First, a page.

Iowa bill would prohibit drone use near livestock operations 

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Published Friday, April 14, 2023
by Mark Moran

(Iowa News Service) The Iowa House has voted to ground drones over livestock containment and feedlots.

Critics of the measure say drones are used to document unhealthy conditions inside the facilities, but the bill's supporters say the devices are invading farmers' privacy and endangering animals.

House File 572 would restrict drones from flying within 400 feet of an area where farm animals are kept without the landowner's permission.

Rep. Derek Wulf, R-Hudson, a cattle rancher from Black Hawk County, said the bill is intended to protect the safety of Iowa's livestock, arguing drones cause the animals to act erratically.

"Pushing 'em through fences; one producer actually found a crashed drone in one of their feedlots," Wulf pointed out. "As the drone industry continues to progress and grow, it seems to be becoming a larger and larger concern for livestock producers, not only in this state, but seems like across the country."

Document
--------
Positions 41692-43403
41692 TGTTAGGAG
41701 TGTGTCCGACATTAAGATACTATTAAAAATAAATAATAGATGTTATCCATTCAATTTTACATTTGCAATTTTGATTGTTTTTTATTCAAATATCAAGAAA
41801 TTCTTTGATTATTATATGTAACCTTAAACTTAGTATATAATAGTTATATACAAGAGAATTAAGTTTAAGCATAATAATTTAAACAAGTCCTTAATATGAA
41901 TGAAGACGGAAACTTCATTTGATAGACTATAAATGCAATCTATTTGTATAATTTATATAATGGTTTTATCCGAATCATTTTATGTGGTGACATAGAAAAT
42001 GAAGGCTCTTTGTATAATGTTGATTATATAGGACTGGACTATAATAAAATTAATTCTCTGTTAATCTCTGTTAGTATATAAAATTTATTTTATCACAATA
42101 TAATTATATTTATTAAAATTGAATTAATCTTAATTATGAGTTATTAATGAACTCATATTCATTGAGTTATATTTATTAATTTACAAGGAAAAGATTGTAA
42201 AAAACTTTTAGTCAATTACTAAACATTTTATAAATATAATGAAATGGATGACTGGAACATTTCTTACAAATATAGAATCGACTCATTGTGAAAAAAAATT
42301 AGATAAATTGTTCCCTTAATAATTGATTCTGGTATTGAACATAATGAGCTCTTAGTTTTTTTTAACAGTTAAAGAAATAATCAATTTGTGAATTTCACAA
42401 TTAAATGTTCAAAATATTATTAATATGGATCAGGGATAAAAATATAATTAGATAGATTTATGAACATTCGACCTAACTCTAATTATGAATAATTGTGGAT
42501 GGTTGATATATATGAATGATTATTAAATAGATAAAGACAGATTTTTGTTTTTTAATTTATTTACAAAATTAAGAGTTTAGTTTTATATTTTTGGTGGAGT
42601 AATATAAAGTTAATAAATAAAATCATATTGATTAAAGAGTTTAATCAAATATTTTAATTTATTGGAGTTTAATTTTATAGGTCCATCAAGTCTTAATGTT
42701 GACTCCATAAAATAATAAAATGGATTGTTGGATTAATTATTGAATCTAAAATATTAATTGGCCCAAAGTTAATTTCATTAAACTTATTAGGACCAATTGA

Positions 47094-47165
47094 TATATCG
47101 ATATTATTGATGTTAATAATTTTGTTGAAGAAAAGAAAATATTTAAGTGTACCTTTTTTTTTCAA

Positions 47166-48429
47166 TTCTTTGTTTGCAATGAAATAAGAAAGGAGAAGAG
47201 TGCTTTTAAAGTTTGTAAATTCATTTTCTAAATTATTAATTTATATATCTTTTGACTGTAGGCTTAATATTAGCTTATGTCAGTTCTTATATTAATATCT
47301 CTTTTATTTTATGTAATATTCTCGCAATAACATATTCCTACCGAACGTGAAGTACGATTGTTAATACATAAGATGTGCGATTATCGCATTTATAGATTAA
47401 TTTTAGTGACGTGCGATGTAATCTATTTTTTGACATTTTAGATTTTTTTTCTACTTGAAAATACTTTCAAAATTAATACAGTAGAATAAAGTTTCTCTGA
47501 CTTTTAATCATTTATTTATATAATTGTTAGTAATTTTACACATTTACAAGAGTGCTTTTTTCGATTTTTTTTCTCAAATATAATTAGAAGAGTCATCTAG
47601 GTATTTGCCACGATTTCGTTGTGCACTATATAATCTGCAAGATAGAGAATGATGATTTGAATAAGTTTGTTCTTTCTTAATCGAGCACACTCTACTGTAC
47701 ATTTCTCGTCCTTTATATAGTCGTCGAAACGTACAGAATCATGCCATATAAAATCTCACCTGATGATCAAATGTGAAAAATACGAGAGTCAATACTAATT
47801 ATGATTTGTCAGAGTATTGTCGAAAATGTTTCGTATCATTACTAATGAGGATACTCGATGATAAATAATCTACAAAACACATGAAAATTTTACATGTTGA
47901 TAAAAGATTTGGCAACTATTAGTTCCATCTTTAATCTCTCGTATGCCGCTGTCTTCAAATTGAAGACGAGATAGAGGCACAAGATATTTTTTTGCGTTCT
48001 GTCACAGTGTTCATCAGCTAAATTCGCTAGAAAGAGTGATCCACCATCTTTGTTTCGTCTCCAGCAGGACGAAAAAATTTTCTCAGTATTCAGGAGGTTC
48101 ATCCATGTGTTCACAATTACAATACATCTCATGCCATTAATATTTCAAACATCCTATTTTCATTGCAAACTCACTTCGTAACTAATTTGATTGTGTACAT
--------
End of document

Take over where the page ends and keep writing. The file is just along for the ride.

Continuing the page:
If the bill passes, drone operators caught violating the restrictions would be guilty of a misdemeanor and the charges could become more severe if the drone takes pictures or video of the livestock operations. The bill is headed to the Senate.

As the recreational drone industry grows, Wulf noted there are most likely operators who are not intentionally trying to cause problems for livestock. On the other hand, he acknowledged the bill is a response to animal rights groups using drones to document conditions inside ag operations. Wulf added there are drone operators who are trying to be disruptive.

"We know there's groups out there that are targeting livestock operations and would rather see the livestock industry not move forward," Wulf explained. "Some of it is definitely maliciously intended, and that's what we're really trying to address, is to make sure that we can protect both the privacy rights and the safety of our livestock in these operations."

The bill would not apply to people flying drones over their own property and was amended to allow business owners who need to survey multiple large plots of land to be able to do so without the threat of penalty. may earn an affiliate commission if you purchase products or services through links in an article. Prices, when displayed, are accurate at the time of publication but may change over time. Commissions do not influence editorial independence.

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